Partner Antonia Tzinova was cited in a Financial Times article about the fate of TikTok, the Chinese-owned video app which has become hugely popular among younger Americans. The U.S. national security community had been keeping close tabs on TikTok since at least early 2019, believing that the data it collects could be used for espionage. In an executive order, President Trump set a September 20 deadline for TikTok to be sold to a U.S. company or be banned in the country. When Oracle announced that it had won the deal for TikTok, national security analysts began to raise questions. The Committee on Foreign Investment in the U.S. (CFIUS), an inter-agency body that assesses the national security implications of foreign deals with U.S. companies, has also played a significant role in the fight over the app.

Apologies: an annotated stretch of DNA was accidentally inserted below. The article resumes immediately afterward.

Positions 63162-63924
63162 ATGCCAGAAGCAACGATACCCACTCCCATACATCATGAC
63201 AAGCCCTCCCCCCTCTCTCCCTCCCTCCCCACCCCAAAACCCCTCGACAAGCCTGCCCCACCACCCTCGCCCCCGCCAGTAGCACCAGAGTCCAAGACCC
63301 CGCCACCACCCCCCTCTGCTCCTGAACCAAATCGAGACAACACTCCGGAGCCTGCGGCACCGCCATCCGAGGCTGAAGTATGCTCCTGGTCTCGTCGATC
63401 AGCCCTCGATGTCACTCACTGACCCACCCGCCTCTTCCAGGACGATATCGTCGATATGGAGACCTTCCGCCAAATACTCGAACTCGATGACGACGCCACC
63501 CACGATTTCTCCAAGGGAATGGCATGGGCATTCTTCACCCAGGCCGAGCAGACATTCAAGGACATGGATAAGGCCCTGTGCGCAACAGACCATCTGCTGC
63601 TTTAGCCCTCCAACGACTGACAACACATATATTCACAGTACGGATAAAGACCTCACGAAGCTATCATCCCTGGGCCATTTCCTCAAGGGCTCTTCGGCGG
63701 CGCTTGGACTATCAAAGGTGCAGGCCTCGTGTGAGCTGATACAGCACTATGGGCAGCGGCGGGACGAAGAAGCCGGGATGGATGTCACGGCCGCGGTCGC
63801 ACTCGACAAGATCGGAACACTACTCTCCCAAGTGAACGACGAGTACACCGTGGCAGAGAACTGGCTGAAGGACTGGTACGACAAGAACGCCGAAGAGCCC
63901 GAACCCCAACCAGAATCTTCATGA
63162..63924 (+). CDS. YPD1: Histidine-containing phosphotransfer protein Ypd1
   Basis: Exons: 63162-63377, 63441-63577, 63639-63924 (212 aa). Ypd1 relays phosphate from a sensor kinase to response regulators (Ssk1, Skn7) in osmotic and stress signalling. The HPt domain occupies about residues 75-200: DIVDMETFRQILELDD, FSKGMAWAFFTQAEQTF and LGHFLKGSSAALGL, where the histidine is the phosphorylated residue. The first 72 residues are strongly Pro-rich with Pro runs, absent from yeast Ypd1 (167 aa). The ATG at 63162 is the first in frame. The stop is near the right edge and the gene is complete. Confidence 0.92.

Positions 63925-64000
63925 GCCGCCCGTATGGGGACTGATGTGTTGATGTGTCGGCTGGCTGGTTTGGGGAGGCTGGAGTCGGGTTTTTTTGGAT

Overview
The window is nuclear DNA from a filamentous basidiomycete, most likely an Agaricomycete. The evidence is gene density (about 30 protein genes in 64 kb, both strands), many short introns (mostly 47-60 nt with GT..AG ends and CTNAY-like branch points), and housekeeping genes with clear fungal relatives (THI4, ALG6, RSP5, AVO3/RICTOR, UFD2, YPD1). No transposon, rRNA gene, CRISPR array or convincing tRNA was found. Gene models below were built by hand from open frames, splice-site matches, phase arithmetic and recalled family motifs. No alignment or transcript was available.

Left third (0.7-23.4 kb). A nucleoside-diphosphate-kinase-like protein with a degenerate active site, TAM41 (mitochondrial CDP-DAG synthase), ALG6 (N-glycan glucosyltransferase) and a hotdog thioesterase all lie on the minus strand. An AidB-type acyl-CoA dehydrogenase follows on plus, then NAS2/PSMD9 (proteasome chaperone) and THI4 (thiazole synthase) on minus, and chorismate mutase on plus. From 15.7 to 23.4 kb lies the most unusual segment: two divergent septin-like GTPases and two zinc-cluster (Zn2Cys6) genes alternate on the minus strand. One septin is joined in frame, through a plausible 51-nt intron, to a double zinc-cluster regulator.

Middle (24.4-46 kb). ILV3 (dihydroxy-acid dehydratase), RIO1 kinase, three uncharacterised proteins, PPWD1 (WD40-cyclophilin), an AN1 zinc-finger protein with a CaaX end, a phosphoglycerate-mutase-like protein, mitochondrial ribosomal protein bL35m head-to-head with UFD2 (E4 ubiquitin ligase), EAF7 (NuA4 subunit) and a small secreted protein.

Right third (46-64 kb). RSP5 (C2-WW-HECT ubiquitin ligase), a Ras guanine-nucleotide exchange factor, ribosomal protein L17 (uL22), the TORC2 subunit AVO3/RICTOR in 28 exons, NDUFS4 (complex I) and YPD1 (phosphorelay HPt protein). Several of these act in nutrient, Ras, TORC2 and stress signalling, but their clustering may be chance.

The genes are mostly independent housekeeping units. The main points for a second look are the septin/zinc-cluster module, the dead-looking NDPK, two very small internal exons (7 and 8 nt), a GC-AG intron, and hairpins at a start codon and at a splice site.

“They’re taking the position that they do care whether we remain the pre-eminent economic power on the world stage,” said Ms. Tzinova,
READ: Trump’s TikTok Dance: The Politicisation Of American Business (Subscription Required)
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